A set of utilities for testing matplotlib plots in an object-oriented manner.

A set of utilities for checking and grading matplotlib plots. **Please
note that ``plotchecker`` is only compatible with Python 3, and not
legacy Python 2**. Documentation is available on Read The
Docs.

The inspiration for this library comes from including plotting exercises in programming assignments. Often, there are multiple possible ways to solve a problem; for example, if students are asked to create a “scatter plot”, the following are all valid methods of doing so:

# Method 1 plt.plot(x, y, 'o') # Method 2 plt.scatter(x, y) # Method 3 for i in range(len(x)): plt.plot(x[i], y[i], 'o') # Method 4 for i in range(len(x)): plt.scatter(x[i], y[i])

Unfortunately, each of the above approaches also creates a different
underlying representation of the data in matplotlib. Method 1 creates a
single Line object; Method 2 creates a single Collection; Method 3
creates *n* Line objects, where *n* is the number of points; and Method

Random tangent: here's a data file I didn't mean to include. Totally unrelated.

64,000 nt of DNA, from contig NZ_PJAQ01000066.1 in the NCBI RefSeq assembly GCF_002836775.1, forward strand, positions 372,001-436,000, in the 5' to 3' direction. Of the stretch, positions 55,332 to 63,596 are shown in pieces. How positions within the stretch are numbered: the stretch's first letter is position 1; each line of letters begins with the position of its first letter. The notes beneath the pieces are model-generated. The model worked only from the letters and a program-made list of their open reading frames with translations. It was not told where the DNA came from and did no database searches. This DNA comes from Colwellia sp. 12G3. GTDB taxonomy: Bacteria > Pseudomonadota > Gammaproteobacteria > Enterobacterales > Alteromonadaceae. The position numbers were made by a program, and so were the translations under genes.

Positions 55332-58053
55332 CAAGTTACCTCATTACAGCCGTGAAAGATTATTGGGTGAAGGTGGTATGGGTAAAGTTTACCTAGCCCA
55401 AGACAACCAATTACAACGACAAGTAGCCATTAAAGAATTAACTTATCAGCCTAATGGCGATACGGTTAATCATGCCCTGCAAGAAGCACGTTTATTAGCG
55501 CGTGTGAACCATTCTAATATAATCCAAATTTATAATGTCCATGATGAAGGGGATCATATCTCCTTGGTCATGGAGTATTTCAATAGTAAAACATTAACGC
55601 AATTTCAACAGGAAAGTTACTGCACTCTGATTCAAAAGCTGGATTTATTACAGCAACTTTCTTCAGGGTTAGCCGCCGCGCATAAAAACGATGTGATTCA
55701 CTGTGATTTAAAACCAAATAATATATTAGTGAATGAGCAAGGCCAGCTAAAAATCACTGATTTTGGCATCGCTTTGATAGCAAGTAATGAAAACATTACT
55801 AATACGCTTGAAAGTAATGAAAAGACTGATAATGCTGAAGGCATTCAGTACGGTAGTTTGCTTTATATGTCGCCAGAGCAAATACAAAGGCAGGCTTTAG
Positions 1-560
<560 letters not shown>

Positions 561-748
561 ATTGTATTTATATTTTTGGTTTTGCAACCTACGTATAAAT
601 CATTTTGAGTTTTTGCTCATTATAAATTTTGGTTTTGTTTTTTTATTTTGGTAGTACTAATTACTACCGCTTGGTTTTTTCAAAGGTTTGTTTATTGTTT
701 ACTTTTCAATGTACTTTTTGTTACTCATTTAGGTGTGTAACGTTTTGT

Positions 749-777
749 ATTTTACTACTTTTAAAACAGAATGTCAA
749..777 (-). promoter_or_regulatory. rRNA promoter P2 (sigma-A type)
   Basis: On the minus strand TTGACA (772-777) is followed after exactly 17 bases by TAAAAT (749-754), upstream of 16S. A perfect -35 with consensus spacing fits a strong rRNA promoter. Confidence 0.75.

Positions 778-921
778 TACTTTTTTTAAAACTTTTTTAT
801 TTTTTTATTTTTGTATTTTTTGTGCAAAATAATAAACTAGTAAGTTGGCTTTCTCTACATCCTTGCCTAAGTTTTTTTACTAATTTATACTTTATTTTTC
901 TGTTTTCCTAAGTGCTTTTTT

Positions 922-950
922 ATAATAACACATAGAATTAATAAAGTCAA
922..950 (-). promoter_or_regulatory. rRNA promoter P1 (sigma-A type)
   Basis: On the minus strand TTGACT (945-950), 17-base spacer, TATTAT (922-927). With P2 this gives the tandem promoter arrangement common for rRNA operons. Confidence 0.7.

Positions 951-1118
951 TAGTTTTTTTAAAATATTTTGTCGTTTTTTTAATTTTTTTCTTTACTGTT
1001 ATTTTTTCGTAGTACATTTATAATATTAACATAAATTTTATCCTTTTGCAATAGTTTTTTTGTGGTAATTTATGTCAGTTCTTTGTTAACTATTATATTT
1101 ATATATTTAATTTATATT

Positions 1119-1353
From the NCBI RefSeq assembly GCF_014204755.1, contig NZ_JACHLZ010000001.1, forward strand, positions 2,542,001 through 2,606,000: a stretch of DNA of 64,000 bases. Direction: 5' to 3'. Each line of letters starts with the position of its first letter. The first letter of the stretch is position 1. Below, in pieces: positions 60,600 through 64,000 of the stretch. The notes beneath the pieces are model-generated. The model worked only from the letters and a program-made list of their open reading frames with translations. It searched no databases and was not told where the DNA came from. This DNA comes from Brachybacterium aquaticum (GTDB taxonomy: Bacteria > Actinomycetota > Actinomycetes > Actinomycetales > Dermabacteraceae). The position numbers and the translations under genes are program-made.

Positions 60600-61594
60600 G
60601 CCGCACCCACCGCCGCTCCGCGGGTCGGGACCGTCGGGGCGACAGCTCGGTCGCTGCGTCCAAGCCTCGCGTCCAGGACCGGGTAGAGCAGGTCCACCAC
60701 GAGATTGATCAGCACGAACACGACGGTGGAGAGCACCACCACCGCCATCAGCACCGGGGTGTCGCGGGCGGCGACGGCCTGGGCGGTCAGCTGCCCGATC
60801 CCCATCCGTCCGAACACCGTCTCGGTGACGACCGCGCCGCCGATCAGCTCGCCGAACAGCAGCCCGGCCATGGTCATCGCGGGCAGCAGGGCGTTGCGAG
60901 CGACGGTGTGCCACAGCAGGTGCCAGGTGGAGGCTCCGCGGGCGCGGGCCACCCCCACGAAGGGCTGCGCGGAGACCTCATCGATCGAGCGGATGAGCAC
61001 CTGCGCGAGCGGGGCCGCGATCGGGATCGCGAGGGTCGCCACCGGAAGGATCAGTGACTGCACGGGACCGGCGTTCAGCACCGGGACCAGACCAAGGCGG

4 creates *n* Collection objects. Testing for all of these different
edge cases is a huge burden on instructors.

While some of the above options are certainly better than others in terms of simplicity and performance, it doesn’t seem quite fair to ask students to create their plots in a very specific way when all we’ve asked them for is a scatter plot. If they look pretty much identical visually, why isn’t it a valid approach?

Enter `plotchecker`, which aims to abstract away from these
differences and expose a simple interface for instructors to check
students’ plots. All that is necessary is access to the `Axes` object,
and then you can write a common set of tests for plots independent of
how they were created.

from plotchecker import ScatterPlotChecker axis = plt.gca() pc = ScatterPlotChecker(axis) pc.assert_x_data_equal(x) pc.assert_y_data_equal(y) ...

Please see the Examples.ipynb notebook for futher
examples on how `plotchecker` can be used.

Caveats: there are *many* ways that plots can be created in matplotlib.
`plotchecker` almost certainly misses some of the edge cases. If you
find any, please submit a bug report (or even better, a PR!).

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File Name & Checksum SHA256 Checksum Help | Version | File Type | Upload Date |
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plotchecker-0.1.0-py2.py3-none-any.whl (15.4 kB) Copy SHA256 Checksum SHA256 | py2.py3 | Wheel | Oct 9, 2015 |